Tech Youtube consists of thousands of channels where content creators share everything from “a day in the life as a software engineer” to coding tutorials.
The benefit of these channels is the access they provide to tech career paths. One generation ago, a person’s visibility into a career depended solely on their network. Now you can go online and get a glimpse of what it’s like to work as a software engineer at Google.
Over the last few years, many African software engineers have created Youtube channels to educate the next generation of techies. However, while online representation can help inspire African youth to pursue careers in tech and help the continent meet the growing demand for technical talent, it’s not enough. In addition to Youtube channels that provide reviews of the latest tech or share tips on how to get a job as a remote developer, we also need channels that focus on the person behind the tech enthusiast.
And The Tshegofatso channel is doing just that. The channel centers around Tshegofatso Isaac, a software developer based in Pretoria, South Africa, who works as a React Native Developer. Her channel introduces viewers to a tech professional through tech and non-tech-related content. Because while showing passion for your work can infect others, it only draws in those who have a clear interest in tech and neglects the unaware and unexposed.
Share your journey into tech? What is “The Tshegofatso” Youtube channel?
My tech journey started when I was 14 years old. I had a fashion blog, and I wanted to change its look, which led me to learn HTML and CSS. Two years later, I learned Unity and C# because I wanted to be a game developer. I even built my own game. Around that same time, I began learning to program at school and decided that I wanted to pursue a degree in computer science when I went to university.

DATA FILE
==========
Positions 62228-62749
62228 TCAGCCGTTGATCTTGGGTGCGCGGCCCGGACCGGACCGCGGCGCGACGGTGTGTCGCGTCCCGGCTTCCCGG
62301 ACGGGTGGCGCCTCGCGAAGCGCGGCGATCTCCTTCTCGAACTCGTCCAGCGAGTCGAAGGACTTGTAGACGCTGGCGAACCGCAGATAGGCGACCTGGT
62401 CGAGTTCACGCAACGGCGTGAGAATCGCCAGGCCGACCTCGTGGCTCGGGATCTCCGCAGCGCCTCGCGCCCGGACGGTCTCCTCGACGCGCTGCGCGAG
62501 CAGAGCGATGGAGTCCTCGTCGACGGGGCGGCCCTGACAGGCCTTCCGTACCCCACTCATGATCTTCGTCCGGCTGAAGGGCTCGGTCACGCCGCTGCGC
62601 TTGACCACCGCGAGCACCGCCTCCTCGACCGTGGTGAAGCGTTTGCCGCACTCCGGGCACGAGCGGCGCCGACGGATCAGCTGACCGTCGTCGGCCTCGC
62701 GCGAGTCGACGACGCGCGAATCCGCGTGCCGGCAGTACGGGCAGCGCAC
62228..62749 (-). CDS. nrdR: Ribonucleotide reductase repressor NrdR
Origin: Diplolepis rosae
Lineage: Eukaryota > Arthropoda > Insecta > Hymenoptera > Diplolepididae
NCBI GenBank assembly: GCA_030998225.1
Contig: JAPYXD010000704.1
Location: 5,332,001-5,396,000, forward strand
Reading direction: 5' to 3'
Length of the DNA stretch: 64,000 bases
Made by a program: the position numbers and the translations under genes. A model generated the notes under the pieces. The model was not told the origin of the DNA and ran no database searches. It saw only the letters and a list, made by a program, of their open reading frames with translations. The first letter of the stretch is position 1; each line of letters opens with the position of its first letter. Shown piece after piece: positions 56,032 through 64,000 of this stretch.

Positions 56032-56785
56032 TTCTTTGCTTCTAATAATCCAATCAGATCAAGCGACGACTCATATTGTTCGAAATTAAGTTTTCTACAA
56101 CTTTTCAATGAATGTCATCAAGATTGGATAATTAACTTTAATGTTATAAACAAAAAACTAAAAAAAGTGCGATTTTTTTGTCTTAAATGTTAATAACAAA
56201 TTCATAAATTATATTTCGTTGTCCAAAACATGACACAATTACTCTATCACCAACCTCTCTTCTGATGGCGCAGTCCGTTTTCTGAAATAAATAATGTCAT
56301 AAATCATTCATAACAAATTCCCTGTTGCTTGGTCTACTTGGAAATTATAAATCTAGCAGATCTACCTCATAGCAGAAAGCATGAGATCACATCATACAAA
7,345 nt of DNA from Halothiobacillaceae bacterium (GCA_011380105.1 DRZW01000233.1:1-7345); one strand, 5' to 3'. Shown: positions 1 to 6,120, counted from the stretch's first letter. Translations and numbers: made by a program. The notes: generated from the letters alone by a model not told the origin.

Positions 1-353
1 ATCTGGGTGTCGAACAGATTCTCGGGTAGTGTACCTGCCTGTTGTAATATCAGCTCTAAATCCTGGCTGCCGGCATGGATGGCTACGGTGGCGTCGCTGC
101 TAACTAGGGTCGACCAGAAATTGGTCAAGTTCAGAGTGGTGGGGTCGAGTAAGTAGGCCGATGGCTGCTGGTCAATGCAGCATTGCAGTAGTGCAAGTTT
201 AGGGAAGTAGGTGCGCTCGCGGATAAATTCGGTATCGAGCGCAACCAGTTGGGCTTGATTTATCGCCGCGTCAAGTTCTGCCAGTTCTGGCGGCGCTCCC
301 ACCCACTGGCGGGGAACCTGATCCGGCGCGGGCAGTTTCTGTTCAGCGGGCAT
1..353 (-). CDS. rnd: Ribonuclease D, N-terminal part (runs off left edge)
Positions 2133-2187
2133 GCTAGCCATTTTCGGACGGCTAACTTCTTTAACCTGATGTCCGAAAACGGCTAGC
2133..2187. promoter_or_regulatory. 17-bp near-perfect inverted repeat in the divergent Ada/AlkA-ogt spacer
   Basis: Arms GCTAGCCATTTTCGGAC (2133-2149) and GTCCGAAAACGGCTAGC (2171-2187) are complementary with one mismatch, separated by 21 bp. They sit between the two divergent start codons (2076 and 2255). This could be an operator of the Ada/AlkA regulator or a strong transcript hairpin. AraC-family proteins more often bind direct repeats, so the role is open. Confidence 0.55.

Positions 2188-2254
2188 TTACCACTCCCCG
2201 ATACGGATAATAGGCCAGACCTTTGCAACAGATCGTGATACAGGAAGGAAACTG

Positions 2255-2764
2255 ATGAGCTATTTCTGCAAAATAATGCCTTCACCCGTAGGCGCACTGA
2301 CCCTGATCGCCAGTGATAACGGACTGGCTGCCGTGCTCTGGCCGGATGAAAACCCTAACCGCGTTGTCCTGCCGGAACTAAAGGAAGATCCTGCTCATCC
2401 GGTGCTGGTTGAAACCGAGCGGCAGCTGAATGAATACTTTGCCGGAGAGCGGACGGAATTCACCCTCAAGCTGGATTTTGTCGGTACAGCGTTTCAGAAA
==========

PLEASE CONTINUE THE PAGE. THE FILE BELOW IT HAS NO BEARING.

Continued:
After some years of blogging, I stopped and started a YouTube channel. My current channel, The Tshegofatso, is my 3rd one, and on it, I share content about the different experiences I go through, not just about tech-related topics. For example, when I started investing, I made a video sharing how it was going. I also have a scented candles business, so I share my journey as a small business owner.
My goal with my channel is to document my growth so that people can see my journey from when I started to when I “arrive.” Rarely do you see the process the people you admire go through. You only see the final result. I think it would be nice for people to see when I started something, when it wasn’t going so well, and how I overcame the challenges I faced. It’s not always comfortable to share when things don’t work out, but people need to see.
What impact has being a content creator had on your tech journey?
I started sharing tech-related content on my channel about a year ago. It’s expanded my network of people in tech and has allowed me to mentor young talent virtually. I get DM’s from people studying computer science or starting their tech journey, and I have been able to help guide them.
My channel also put me on the radar of two non-profit organizations that teach girls how to code. They came across one of my tech videos and reached out. I spoke to their students about my experience and motivated them to pursue careers in tech.
When I started my channel, my goal was to share my journey. I didn’t know people would find what I shared helpful and that it would open the door to new opportunities, but it’s a nice benefit.